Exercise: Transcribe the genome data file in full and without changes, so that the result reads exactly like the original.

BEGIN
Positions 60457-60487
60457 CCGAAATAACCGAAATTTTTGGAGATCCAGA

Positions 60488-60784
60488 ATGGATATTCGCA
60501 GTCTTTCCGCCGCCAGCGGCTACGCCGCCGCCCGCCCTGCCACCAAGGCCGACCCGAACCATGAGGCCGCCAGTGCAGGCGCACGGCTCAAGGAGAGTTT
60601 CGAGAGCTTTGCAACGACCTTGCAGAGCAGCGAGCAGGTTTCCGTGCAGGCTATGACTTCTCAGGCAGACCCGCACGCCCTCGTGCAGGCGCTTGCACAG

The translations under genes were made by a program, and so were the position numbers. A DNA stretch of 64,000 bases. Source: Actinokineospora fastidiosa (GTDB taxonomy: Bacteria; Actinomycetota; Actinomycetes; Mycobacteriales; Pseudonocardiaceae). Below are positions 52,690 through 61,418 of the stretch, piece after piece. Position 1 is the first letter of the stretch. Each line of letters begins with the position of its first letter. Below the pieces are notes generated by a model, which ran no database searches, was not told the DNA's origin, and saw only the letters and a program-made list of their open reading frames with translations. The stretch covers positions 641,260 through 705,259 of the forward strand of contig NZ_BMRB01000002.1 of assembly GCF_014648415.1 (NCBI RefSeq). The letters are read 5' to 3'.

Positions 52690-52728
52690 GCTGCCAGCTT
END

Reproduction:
Positions 60457-60487
60457 CCGAAATAACCGAAATTTTTGGAGATCCAGA

Positions 60488-60784
60488 ATGGATATTCGCA
60501 GTCTTTCCGCCGCCAGCGGCTACGCCGCCGCCCGCCCTGCCACCAAGGCCGACCCGAACCATGAGGCCGCCAGTGCAGGCGCACGGCTCAAGGAGAGTTT
60601 CGAGAGCTTTGCAACGACCTTGCAGAGCAGCGAGCAGGTTTCCGTGCAGGCTATGACTTCTCAGGCAGACCCGCACGCCCTCGTGCAGGCGCTTGCACAG

The translations under genes were made by a program, and so were the position numbers. A DNA stretch of 64,000 bases. Source: Actinokineospora fastidiosa (GTDB taxonomy: Bacteria; Actinomycetota; Actinomycetes; Mycobacteriales; Pseudonocardiaceae). Below are positions 52,690 through 61,418 of the stretch, piece after piece. Position 1 is the first letter of the stretch. Each line of letters begins with the position of its first letter. Below the pieces are notes generated by a model, which ran no database searches, was not told the DNA's origin, and saw only the letters and a program-made list of their open reading frames with translations. The stretch covers positions 641,260 through 705,259 of the forward strand of contig NZ_BMRB01000002.1 of assembly GCF_014648415.1 (NCBI RefSeq). The letters are read 5' to 3'.

Positions 52690-52728
52690 GCTGCCAGCTT